And look at the remarkable fact that we are not only still open and ready to celebrate our first decade but that we have this graduation today. I have been misty-eyed all week. I have also admittedly been mystified that it has all worked. But this afternoon, this party, is the best of what all of those 10 years represent. Not just in the graduates but in the overall community. We have the best of America’s writers here to read for us and share their craft and angle on the mystery of being a writer.

We have award-winning, publishing faculty who share their talents with our students. We have current faculty and likely future faculty who have come through the doors first as students and workshop participants. We have faculty who have joined first as audience members. We are a community of our own, and we draw from and serve the greater community in the process.

The only regret is that more of our neighbors throughout Central NY do not even know that this resource is available but we can continue to grow our reputation and share the good news of the DWC. We can each be an ambassador for the remarkable entity that is the Downtown Writer’s Center.

To Phil, thanks for all you have done in building these programs and keeping the doors open to create a place for artists of all ages, and particularly for writers, much less envisioning this PRO course of study. How valuable it is and how far it reaches beyond the halls of academia or the workshop weeks of a low-residency program. PRO delivers a very personal experience for each who has embarked upon the journey or are so doing now.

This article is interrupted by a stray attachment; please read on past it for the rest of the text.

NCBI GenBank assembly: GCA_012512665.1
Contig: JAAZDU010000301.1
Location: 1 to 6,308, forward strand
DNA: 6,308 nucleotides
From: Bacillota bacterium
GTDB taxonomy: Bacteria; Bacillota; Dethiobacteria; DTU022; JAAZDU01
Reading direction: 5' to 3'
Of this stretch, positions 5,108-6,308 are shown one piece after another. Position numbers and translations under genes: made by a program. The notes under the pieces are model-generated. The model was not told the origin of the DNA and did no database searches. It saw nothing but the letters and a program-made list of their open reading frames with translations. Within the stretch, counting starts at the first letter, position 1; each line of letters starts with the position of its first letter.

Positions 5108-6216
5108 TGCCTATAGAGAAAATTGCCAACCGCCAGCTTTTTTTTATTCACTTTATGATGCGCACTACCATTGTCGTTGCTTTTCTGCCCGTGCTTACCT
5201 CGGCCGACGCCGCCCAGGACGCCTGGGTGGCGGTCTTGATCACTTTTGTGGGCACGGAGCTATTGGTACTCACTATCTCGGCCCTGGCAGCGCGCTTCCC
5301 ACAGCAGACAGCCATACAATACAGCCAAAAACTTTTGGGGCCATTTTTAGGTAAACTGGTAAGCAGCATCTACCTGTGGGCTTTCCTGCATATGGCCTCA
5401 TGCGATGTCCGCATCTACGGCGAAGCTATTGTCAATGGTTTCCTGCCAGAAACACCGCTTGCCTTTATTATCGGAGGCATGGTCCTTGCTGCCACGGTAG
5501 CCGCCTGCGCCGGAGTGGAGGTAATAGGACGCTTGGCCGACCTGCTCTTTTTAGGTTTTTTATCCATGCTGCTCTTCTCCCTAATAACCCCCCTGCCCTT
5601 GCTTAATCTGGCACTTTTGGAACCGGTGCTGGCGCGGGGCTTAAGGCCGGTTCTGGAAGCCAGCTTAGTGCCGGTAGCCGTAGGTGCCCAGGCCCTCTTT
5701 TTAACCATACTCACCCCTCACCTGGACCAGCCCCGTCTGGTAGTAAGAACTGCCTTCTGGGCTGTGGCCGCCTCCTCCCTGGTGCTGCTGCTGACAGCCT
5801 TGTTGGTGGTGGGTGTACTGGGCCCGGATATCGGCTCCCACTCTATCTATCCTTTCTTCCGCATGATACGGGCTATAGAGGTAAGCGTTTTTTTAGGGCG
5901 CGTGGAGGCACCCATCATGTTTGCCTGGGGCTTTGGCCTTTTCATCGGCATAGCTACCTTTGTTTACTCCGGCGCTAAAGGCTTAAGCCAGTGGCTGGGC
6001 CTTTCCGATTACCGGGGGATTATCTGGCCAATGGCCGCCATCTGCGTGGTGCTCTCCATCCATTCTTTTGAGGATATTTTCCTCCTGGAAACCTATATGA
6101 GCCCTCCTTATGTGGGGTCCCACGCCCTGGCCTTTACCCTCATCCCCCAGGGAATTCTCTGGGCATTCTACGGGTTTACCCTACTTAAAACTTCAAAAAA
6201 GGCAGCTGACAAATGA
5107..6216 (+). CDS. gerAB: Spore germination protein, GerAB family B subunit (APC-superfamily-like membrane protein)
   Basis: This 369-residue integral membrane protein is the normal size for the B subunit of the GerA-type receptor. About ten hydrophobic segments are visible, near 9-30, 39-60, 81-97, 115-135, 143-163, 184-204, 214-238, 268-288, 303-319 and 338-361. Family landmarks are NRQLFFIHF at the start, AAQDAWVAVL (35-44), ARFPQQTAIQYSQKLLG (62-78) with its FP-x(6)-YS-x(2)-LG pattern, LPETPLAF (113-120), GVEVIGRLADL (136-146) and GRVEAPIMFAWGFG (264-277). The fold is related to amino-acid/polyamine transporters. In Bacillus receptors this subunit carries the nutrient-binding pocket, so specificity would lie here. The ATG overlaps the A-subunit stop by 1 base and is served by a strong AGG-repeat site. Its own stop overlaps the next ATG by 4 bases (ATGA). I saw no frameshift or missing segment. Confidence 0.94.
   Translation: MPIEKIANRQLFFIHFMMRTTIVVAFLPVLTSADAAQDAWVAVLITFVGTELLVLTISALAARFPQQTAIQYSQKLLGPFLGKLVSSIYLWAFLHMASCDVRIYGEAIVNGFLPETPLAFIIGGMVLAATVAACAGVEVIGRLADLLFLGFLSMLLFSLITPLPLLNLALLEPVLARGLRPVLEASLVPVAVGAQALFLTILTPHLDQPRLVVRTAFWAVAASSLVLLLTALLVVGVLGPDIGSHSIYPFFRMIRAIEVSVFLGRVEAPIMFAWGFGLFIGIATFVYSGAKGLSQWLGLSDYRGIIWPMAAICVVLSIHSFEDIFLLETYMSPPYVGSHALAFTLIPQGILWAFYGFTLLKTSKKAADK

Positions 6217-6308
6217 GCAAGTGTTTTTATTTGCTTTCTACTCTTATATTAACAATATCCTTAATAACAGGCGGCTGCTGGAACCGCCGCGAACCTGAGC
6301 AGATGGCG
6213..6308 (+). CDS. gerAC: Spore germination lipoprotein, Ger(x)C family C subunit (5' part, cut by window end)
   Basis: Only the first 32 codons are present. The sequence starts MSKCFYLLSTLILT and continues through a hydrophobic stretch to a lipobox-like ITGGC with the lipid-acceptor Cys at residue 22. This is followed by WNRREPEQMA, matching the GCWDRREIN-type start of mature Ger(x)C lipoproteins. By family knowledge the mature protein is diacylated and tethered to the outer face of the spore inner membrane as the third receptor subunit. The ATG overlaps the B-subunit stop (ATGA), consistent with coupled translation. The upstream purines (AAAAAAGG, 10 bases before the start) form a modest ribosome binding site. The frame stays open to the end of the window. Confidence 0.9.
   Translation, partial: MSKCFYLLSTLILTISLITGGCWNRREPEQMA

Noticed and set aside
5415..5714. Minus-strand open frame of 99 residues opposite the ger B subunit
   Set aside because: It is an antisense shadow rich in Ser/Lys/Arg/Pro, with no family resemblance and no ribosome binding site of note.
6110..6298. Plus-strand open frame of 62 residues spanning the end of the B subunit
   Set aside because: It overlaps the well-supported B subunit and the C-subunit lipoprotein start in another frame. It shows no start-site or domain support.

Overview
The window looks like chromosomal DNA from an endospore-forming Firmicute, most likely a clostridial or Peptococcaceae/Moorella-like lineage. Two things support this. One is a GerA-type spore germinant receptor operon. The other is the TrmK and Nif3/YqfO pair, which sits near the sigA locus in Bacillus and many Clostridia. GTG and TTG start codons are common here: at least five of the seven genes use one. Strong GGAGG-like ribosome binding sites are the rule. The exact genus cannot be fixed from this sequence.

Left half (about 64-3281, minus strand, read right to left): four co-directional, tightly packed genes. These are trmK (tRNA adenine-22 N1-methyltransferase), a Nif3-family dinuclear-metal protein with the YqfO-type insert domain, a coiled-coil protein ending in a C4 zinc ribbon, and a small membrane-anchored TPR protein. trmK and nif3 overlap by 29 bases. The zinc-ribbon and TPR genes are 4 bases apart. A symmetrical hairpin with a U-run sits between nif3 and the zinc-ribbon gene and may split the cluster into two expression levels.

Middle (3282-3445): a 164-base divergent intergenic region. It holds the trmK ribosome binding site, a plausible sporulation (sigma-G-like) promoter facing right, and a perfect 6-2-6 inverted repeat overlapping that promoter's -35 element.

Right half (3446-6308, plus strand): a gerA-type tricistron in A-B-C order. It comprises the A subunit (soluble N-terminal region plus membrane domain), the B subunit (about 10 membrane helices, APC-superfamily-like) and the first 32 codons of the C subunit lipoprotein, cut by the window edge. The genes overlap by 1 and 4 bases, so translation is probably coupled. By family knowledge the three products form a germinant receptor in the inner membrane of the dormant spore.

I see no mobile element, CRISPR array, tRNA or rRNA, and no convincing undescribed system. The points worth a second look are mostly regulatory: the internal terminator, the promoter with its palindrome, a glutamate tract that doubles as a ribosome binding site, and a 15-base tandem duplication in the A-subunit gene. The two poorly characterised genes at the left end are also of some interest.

To Jennifer Pashley, thank you for your careful and compassionate stewardship of each of these students, as well as for each of those taking any course we offer. We also thank you for your tireless support and advocacy on the behalf of the faculty. You are the hub of the wheel and we are so grateful.

To the faculty that has mentored these students, job well done. You have been generous of spirit and time and the success of these writers is a reflection of your work as teachers. You have been discerning, even tough when necessary, but you have been kind and have amplified the sense of her/his own capacity in each of these writers. How wonderful to be among you as colleagues.

To each of you graduating, thank you for your talents. The thesis readings were spectacular and equal to any of the “PROs” who have stood behind that fabulous bar to read for us. Plus you did not make the corny joke about wanting to serve drinks; you have heard it enough to refrain.

I hope that you will all continue with your efforts to publish. You are all worthy of the investment of print and the audience that is out there for you. This afternoon is a starting point, not an end. It is time to jump off the high board now that you have worked from the lower, diving into that cool water over and over, presenting new work, flawed work, astounding work, all of it. Each of you has developed differently but all of you are so accomplished today. Embrace it fully and then do not rest on your laurels…get going. Find homes for those words and create more. Bring more characters to life, breathe life into stanzas…do it all… because you love it and because language gifts you many times over.

Lastly, I want to commend you on the way you have supported each other. The bonds among you are touching and true. The way you each recognized the other to support the growth you witnessed, to help each other be the best writer you are all capable of is another generosity that is enviable. It is the heart and center of a community writer, a title I gladly share with each of you. Congratulations and best of luck.